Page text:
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Understanding Hepatitis -- Diagnosis and Treatment

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How Do I Know If I Have Hepatitis?

Viral hepatitis, such as hepatitis C (HCV), hepatitis B (HBV) and hepatitis A (HAV), is diagnosed by your symptoms, a physical exam, blood tests, imaging studies such as a sonogram or CAT scan, and sometimes a liver biopsy.

Hepatitis: Who's at Risk?

Recommended Related to Hepatitis

Hepatitis C and Sex

The hepatitis C virus usually spreads through blood. The most common way that people get hepatitis C is through injection drug use, including sharing needles or syringes -- not through sex. But it's possible to get hepatitis C through sex.  You're more likely to get hepatitis C through sex if you or your partner have HIV or another sexually transmitted disease, have rough sex, or have more than one sex partner. To lower your chances of getting hepatitis C through sex, avoid sex acts that could...

Read the Hepatitis C and Sex article > >

For hepatitis C, the CDC recommends that you have a blood test if any of the following is true:

  • You have been notified that you received blood from a donor who later tested positive for the disease
  • You have ever injected drugs, even once many years ago
  • You received a blood transfusion or an organ transplant before July 1992
  • You received a blood product used to treat clotting problems that was made before 1987
  • You were born between 1945 and 1965
  • You have had long-term kidney dialysis
  • You have signs or symptoms of liver disease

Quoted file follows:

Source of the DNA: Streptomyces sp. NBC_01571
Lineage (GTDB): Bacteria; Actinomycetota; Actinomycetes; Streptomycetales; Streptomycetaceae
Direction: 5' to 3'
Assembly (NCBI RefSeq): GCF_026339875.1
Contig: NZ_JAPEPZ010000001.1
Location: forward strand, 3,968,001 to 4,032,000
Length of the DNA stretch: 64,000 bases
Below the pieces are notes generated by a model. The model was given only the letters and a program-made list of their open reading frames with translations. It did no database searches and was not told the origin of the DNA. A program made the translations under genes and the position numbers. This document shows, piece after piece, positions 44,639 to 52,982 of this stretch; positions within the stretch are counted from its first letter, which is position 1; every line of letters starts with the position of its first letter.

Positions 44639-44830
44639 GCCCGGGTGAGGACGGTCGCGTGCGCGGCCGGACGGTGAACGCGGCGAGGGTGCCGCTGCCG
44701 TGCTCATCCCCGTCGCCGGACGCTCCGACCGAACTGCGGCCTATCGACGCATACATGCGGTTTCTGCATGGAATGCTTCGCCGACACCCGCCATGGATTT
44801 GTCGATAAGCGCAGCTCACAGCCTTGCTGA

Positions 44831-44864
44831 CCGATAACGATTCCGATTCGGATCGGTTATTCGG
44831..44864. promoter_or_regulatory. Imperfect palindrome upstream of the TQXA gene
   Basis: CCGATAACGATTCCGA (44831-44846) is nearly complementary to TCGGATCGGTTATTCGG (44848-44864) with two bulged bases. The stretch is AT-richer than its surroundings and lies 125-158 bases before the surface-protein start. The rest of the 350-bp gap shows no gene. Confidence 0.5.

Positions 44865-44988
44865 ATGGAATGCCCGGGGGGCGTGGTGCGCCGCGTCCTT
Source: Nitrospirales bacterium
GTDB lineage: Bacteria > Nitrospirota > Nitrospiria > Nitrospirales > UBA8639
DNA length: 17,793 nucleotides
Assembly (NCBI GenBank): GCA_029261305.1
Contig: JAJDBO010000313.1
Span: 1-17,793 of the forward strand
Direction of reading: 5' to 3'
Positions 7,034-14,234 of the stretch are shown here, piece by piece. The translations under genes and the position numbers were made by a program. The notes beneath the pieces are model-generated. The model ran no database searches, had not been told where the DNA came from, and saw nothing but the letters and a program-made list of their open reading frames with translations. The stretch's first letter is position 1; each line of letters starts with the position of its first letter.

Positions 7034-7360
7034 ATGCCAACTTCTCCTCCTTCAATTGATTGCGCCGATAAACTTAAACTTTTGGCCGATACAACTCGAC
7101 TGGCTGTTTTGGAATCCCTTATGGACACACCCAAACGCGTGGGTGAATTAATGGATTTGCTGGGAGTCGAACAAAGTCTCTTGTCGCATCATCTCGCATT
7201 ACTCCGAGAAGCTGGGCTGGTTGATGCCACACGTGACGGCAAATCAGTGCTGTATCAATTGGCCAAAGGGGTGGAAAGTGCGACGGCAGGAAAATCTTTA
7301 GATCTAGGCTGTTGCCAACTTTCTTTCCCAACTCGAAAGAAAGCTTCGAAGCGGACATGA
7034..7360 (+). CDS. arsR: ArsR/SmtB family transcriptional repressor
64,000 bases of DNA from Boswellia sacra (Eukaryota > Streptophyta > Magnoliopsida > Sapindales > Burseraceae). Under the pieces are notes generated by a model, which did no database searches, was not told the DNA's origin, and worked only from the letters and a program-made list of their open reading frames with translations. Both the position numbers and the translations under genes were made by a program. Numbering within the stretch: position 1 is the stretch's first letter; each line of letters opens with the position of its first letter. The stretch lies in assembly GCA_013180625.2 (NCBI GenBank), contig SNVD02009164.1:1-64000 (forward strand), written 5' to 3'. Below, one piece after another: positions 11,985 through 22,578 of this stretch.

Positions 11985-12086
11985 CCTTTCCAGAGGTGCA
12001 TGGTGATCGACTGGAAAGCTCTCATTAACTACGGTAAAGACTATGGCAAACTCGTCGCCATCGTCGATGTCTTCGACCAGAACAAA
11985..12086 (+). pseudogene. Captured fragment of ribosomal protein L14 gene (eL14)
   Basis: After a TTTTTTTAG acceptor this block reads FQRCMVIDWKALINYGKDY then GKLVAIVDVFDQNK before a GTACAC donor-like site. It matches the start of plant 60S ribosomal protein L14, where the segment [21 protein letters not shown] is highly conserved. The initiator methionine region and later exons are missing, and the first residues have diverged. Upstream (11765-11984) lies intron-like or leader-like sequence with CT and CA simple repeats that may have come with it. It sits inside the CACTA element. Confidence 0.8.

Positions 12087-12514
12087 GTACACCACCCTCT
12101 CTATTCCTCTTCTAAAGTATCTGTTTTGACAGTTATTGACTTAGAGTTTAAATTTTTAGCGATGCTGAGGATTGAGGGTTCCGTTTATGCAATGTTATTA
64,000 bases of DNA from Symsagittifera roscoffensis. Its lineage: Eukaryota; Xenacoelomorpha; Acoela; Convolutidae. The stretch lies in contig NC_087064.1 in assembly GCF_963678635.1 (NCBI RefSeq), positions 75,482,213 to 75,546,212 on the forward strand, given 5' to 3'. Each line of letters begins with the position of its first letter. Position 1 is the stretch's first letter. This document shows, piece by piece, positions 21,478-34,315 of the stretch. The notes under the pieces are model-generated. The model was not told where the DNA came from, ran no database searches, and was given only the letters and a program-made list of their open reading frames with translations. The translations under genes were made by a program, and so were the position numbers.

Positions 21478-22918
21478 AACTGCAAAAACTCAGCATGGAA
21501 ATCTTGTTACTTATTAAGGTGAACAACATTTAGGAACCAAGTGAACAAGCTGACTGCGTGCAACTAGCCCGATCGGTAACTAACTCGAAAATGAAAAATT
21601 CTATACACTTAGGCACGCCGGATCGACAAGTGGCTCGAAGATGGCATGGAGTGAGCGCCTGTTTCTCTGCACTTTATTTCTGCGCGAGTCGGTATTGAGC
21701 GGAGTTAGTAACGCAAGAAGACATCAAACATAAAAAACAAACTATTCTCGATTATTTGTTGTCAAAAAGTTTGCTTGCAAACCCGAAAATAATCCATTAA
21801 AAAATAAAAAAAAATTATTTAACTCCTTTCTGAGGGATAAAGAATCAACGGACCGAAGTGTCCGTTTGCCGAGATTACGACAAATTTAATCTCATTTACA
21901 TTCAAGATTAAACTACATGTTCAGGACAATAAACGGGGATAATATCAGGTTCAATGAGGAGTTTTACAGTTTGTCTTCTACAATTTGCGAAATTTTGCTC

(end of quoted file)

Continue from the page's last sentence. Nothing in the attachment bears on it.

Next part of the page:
• You have HIV
  • You have a known exposure to HCV

Other people who should consider getting tested for hepatitis C virus include:

  • Children born to HCV-positive mothers (check only after 18 months of age to avoid a false positive result) 
  • Household members of an infected person if toothbrushes, razors, or other objects that may transmit HCV have been shared
  • Hospital and other health care facility workers after a needle stick or exposure to the blood of a person with HCV
  • Public safety and emergency medical workers after a needle stick or exposure to the blood of a person with HCV
  • People who have had a tattoo or a body part pierced with non-disposable needles and ink
  • The sex partner of an HCV-positive person, if traumatic sex or bleeding due to breaks in the skin or other reasons (such as prostatitis -- an inflammation of the prostate gland with occasional bleeding) may have occurred. HCV is generally not transmitted through sexual contact.

The following people who are at increased risk for contracting hepatitis B virus include:

  • People who received a blood or a blood-product transfusion prior to 1972
  • Hospital and health care workers
  • Household members of an infected person
  • Intravenous drugs users (both present and former users)
  • People who have had a tattoo or a body part pierced with an infected needle
  • Sex partners of infected people
  • Travelers to countries where HBV is endemic
  • People who were born to a mother infected with HBV
  • Transplant-organ recipients who received an infected organ

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